Where are the MOOCs heading? Clearly, into professional development and the training sphere with alternative credentials recognized by employers.
A reputable academic analyst, Cathy Sandeen, chancellor of the University of Wisconsin Colleges, claims first on a article in Inside Higher Education that the term “MOOC” will go away (morphing simply into “online courses”), and a viable business model will emerge. “Free and open is no longer completely true. Emphasis on personal enrichment is no longer the value proposition.”
- “All of the major platforms now charge fees for certifying completion. The original three MOOC platforms appear to have found their niche by migrating to the nondegree professional development and contract-training sphere, taking advantage of the growth of alternative credentials (e.g., nondegree certificates and microcredentials) that are recognized by industries and employers. Many offer and charge for badges or other credentials that can be displayed on social media platforms like LinkedIn. For example, Udacity offers nanodegrees, edX offers MicroMasters and Coursera offers specializations. Some of these credentials also include university credit through university or alternative credit providers. Computer and data science, programming, and software development dominate the offerings. Students pay to earn these various credentials and certifications, and some platforms offer need-based financial support.”Both the MOOC platforms and universities emphasize using MOOCs and alternative credentials to support professional development for working professionals, mainly in technology fields where employers are willing to provide ample financial support.
- MOOCs are now revenue driven. “While general reputational enhancement and the exploration of online teaching innovation no doubt result from an institution’s involvement in MOOCs, generating revenue (at least covering costs) and integrating MOOCs into degree-granting programs appear more common.”“Georgia Tech continues to offer a low-cost, high-enrollment master’s degree in computer science on the Udacity platform with support from AT&T. Well over 3,000 students have enrolled in the program. The university has recently added a second high-enrollment, low-cost master’s in analytics on the edX platform.”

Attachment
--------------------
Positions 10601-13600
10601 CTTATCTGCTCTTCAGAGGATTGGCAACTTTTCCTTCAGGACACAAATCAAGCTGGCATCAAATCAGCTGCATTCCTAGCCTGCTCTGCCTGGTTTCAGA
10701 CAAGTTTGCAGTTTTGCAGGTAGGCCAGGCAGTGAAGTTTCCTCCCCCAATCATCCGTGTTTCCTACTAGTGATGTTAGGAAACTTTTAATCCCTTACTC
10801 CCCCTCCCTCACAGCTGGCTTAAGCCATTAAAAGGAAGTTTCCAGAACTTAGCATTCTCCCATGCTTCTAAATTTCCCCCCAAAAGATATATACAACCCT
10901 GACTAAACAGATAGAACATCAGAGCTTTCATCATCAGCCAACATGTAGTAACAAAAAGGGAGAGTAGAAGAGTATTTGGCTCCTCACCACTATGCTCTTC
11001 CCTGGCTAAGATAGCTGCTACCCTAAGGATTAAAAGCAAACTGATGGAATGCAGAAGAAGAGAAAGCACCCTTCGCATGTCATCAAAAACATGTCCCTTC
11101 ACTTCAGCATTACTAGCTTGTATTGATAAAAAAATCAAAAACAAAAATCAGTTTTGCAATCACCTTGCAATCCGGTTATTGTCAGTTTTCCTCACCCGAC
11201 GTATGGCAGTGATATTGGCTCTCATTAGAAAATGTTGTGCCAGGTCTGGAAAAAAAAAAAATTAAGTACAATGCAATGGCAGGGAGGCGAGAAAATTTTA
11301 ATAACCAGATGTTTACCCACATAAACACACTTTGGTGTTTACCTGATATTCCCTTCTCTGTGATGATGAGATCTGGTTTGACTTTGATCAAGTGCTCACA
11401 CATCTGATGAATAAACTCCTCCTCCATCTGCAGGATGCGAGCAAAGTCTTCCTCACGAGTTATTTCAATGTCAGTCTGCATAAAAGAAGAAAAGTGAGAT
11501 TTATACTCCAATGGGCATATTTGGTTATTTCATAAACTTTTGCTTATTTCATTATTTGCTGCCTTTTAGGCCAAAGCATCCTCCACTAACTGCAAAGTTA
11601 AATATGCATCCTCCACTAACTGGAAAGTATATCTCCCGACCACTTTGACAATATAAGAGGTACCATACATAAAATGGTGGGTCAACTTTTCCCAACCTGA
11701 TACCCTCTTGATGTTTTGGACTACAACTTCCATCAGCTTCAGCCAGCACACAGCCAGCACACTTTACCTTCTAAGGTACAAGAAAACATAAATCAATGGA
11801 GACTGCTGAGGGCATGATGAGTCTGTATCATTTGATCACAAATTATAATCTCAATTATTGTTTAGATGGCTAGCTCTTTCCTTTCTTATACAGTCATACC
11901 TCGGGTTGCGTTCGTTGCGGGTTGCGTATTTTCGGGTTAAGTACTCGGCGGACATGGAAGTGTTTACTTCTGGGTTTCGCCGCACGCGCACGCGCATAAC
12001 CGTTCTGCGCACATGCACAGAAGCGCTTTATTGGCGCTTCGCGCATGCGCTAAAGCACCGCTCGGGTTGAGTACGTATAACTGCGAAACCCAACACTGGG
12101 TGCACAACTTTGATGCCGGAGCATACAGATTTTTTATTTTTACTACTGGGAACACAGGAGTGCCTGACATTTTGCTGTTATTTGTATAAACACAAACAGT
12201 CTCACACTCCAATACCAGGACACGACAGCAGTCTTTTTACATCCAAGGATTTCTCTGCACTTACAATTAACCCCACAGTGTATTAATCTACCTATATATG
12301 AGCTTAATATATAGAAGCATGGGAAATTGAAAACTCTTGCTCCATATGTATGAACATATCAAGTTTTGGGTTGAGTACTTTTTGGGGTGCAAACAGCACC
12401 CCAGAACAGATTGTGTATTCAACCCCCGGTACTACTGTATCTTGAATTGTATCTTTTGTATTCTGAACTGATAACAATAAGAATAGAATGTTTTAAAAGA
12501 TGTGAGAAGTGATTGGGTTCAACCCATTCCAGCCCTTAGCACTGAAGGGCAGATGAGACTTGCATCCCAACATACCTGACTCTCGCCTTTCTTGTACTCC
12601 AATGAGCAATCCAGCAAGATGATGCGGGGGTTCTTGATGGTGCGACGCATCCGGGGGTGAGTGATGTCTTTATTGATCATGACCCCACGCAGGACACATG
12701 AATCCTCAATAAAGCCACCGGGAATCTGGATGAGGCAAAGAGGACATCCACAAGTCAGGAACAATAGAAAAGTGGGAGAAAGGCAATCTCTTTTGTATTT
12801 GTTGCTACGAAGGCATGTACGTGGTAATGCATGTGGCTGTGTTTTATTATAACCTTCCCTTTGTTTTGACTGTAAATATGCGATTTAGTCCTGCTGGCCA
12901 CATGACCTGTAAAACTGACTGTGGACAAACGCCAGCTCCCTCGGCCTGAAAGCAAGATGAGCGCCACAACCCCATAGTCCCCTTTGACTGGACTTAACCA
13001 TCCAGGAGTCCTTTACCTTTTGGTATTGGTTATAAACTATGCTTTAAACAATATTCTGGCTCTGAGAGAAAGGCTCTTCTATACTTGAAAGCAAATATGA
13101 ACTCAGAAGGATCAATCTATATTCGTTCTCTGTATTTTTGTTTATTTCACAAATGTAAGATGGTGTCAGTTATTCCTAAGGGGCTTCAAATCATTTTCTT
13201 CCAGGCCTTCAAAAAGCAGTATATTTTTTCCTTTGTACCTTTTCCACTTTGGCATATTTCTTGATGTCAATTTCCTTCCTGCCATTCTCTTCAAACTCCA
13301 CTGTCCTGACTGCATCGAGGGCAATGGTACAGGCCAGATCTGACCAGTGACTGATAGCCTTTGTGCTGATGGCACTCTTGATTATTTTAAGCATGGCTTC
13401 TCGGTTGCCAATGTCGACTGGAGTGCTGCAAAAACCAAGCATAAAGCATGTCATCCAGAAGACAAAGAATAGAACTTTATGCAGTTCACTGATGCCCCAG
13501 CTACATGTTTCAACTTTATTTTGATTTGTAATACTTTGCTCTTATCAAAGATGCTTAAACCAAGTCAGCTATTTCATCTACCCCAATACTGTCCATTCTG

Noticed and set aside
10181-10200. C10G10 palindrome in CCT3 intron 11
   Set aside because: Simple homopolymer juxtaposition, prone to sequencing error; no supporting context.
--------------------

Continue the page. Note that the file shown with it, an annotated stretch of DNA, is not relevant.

“Arizona State University offers the Global Freshman Academy on the edX platform, providing credit-bearing, self-paced lower-division courses to a domestic and global audience. ASU also offers individual self-paced and instructor-led credit-bearing courses with edX. Though the courses and programs are not free, the relatively low cost of these programs, combined with the robust online platform, seem to contribute to the access missions of these large public institutions.”
“With some exceptions noted previously, MOOCs are mainly a technology business, focused on providing a return on investment (even for nonprofits like edX) by targeting the large nondegree professional development and technology training market.”